Porokeratosis is a rare keratinization disorder clinically characterized by annular brownish macules with an atrophic or depressed center and a raised, sharply marginated keratotic border, and histologically by a cornoid lamella. The ethiopathogenesis of this process is complex and multifactorial, and it is not clearly understood. It has been speculated that it comes from the proliferation of abnormal clones of epidermal keratinocytes, which may be triggered by several stimuli, such as sunlight exposure, radiation therapy, or immunosuppression, in genetically predisposed patients.
There are five main clinical variants of porokeratosis. The coexistence of porokeratosis and skin cancer is rare. The greatest risk is achieved in large and long duration lesions and in linear porokeratosis.
We report the case of a 59-year-old white, female, Fitzpatrick III skin phototype, with 18 years history of erythematous scaly papules on the upper and lower limbs. She denied immunosuppressive treatments and family history of porokeratosis. The diagnosis of disseminated superficial actinic porokeratosis (DSPA) was confirmed after clinical and histopathologic correlation. Since then, the patient was submitted periodically to cryotherapy, electrofulguration, and CO2 laser of lesions, with good cosmetic results. On the last visit, the patient reported a 4 months history of an irregular, hyperpigmented plaque on the right forearm [Figure 1]. We performed an excisional biopsy that showed an ulcerated superficial spreading malignant melanoma (4 mm of depth, Clark level IV, angioinvasion and neurotropism absent) with a cornoid lamella at the edge of the melanocytic tumor [Figure 2]. On the full-body computed tomography scan, there was no evidence of metastatic disease, and the patient was submitted to reexcision with 2 cm margins and sentinel lymph node biopsy, which was negative (Stage IIC).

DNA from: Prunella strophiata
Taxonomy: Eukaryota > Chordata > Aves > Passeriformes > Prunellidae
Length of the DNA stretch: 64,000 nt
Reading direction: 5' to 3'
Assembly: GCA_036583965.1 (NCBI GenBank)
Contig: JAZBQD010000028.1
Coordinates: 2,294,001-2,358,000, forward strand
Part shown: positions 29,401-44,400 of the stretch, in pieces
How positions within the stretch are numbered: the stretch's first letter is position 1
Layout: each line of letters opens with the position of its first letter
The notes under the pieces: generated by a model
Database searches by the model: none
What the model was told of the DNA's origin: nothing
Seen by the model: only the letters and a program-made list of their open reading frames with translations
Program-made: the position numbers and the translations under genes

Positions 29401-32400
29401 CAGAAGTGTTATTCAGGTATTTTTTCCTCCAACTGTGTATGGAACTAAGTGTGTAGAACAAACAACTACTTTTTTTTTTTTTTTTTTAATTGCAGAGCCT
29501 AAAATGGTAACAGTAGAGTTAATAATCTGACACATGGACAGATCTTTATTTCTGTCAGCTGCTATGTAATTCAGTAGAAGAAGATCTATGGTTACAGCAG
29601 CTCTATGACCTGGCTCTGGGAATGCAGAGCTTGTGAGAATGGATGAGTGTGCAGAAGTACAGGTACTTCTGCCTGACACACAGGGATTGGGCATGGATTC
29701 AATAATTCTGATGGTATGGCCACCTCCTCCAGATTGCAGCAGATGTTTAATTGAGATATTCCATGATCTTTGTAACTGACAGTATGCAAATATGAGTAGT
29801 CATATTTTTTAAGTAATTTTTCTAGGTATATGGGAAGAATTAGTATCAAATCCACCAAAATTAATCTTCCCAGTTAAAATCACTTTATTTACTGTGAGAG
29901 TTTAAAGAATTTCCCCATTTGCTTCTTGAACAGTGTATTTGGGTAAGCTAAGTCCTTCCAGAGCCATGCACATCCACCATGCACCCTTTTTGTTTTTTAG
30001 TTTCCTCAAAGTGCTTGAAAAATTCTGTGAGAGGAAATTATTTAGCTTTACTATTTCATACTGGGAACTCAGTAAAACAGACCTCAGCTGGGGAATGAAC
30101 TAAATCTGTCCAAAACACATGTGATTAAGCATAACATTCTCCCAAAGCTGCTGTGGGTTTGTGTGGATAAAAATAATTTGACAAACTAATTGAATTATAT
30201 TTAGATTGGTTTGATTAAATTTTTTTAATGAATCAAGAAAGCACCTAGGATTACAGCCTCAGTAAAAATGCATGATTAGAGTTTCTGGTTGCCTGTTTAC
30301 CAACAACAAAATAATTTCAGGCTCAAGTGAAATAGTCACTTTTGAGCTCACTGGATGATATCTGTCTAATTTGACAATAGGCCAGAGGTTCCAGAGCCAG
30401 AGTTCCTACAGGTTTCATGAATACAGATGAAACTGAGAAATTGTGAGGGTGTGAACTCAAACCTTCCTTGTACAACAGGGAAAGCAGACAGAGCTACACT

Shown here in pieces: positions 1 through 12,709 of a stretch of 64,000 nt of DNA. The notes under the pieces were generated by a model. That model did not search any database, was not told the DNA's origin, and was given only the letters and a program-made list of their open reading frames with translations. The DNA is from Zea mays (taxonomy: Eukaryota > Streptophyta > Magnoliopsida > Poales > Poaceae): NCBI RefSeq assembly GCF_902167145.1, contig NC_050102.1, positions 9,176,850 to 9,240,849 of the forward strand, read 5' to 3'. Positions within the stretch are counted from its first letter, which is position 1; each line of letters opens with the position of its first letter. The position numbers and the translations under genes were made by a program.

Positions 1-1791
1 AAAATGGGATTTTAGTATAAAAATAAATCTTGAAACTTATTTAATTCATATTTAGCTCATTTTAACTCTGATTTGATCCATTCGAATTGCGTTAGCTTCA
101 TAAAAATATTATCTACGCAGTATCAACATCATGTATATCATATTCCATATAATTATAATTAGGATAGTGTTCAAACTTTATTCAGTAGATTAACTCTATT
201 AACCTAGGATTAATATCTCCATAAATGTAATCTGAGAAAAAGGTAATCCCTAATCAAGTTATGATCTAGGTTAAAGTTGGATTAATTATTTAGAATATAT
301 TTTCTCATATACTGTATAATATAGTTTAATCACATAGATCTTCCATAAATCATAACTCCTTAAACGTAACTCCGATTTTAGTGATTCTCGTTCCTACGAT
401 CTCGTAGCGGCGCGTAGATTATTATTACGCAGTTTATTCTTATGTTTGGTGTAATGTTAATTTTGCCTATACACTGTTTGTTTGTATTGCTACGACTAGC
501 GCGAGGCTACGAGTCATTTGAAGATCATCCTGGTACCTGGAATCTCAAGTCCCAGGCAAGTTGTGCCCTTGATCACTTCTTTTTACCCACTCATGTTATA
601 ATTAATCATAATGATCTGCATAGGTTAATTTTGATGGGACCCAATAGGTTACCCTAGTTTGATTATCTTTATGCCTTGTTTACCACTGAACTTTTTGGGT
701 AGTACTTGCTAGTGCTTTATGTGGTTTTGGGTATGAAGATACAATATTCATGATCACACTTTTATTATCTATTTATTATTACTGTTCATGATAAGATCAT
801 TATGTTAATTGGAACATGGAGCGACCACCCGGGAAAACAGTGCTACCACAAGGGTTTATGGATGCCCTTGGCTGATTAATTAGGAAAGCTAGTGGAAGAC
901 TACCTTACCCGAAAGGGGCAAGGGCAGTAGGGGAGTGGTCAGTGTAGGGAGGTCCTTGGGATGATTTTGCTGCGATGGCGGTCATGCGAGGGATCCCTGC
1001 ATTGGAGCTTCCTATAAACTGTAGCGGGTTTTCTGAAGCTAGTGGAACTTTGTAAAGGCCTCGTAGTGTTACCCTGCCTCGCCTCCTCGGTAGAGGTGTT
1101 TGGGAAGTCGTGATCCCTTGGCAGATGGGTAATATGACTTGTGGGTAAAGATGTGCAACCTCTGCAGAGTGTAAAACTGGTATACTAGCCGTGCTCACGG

The association of porokeratosis and malignant neoplasm is estimated between 6.9% and 11.6%. The most frequent tumors identified are “in situ” and invasive squamous cell carcinoma, and less-frequent basal cell carcinoma. The association with melanoma had been reported once by Maubec and colleagues.
P53 gene has a wide spectrum of mutations, which are present in half of all tumors. It has also been suggested that it is a major suppressing player in the progression from nevus to melanoma. In the lesions of porokeratosis, Magel et al. showed an overexpression of p53 in the nuclei of, mainly, basal keratinocytes within or under the cornoid lamella. The increase of p53 levels under the cornoid lamella could be associated with malignant transformation or it is only a protective reaction following intense UV exposure, as previously reported?
In our case, the intermittent but intense sun exposure reported by our patient, which is an isolated risk factor for malignant melanoma, may justify the appearance of a malignant melanoma as a random event in a patient with DSPA. However, the presence of a cornoid lamella adjacent to malignant melanoma may suggest that DSPA might be a cancer-prone condition.
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